Thai peacekeepers teach sustainable farming in South Sudan


Thai engineers attached to the United Nations peacekeeping mission in South Sudan are teaching local farmers better and sustainable farming practices in hopes of preventing famine and disease.

The efforts of the Thai engineers are an example of how developing countries could help each other through sharing expertise, experience and other resources. This is often referred to as South-South cooperation. Thailand has been both the giver and the beneficiary of that kind of collaboration.

South Sudan gained its independence from Sudan in 2011, which was followed by a civil war until a ceasefire was signed last year. The African country is still unstable and underprivileged, explaining the presence of United Nations Peacekeepers.

Thai peacekeepers and engineers have been repairing critical infrastructure. But Thailand is an agricultural powerhouse – the Kingdom is the only net food exporter in Asia – and its engineers have also been training local communities, especially displaced people, how to grow their own food. Their goal is to equip people with skills to become economically independent and embrace a sustainable way of living.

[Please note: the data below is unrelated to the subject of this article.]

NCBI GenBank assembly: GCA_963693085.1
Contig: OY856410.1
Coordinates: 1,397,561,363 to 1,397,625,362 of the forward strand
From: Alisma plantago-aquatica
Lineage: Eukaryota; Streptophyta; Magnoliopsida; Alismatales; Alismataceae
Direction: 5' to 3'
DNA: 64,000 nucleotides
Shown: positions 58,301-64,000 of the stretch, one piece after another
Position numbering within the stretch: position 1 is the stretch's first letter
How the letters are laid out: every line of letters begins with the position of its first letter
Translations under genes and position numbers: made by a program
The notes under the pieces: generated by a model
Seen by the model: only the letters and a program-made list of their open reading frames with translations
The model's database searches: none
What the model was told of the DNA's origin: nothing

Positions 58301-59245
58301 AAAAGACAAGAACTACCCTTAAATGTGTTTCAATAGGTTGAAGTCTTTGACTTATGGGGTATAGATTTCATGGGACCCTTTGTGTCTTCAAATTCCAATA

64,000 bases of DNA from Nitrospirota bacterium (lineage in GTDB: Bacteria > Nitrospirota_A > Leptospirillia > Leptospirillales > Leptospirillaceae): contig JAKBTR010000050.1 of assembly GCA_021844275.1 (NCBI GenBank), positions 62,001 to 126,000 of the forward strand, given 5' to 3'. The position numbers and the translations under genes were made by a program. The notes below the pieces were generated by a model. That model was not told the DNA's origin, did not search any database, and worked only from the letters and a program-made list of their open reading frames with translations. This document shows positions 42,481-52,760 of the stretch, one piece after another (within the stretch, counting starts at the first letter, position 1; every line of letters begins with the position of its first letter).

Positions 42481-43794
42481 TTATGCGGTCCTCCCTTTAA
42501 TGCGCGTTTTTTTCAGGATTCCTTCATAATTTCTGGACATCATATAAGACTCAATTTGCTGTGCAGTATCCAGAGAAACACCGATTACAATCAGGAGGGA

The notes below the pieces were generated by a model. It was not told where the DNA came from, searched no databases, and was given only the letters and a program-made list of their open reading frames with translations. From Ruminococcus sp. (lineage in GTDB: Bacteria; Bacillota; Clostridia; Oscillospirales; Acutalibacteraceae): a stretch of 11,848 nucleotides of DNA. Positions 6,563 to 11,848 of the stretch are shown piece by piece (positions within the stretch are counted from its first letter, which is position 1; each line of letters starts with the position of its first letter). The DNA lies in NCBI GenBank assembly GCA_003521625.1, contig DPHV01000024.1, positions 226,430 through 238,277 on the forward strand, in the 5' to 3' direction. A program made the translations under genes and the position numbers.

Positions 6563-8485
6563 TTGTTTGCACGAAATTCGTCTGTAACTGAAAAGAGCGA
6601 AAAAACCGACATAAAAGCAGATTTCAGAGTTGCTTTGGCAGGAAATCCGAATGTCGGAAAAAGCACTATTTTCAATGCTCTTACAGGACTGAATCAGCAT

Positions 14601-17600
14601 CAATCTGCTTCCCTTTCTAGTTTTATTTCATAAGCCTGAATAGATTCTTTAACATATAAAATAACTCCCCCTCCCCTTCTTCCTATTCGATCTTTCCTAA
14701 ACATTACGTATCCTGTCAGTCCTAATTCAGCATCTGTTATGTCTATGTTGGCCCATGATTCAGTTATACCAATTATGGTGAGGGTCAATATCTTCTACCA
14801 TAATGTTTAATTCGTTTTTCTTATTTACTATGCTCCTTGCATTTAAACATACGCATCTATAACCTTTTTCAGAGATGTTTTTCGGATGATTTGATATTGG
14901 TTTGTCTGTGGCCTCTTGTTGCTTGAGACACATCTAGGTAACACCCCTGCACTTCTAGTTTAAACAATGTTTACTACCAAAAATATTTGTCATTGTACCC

“It is about a balanced way of living and is based on the key principles of motivation, reasonableness and prudence along with morality and knowledge. More importantly, these principles could be applied to any level of society to make sure they are empowered with the tools needed to forge a prosperous life,” said Major Tiwa Kampeera, Team Leader of the intervention.

“We, therefore, felt that passing down the knowledge we have about sustainable agricultural practices would benefit local communities here for generations to come,” the major confirmed.

Jaak Buom Gathuak, a displaced person residing in the Juba camp for internally displaced persons, who participated in the training sessions, said that he had been given a skill for life.

“The economic situation in South Sudan, especially for displaced people, is dire,” Jaak said. “Many of us had to give up our homes, our education during the civil war and lack the training required to start a trade. With the skills I have acquired through these workshops, I am confident that I will be able to farm successfully and teach other community members these good practices as well.”

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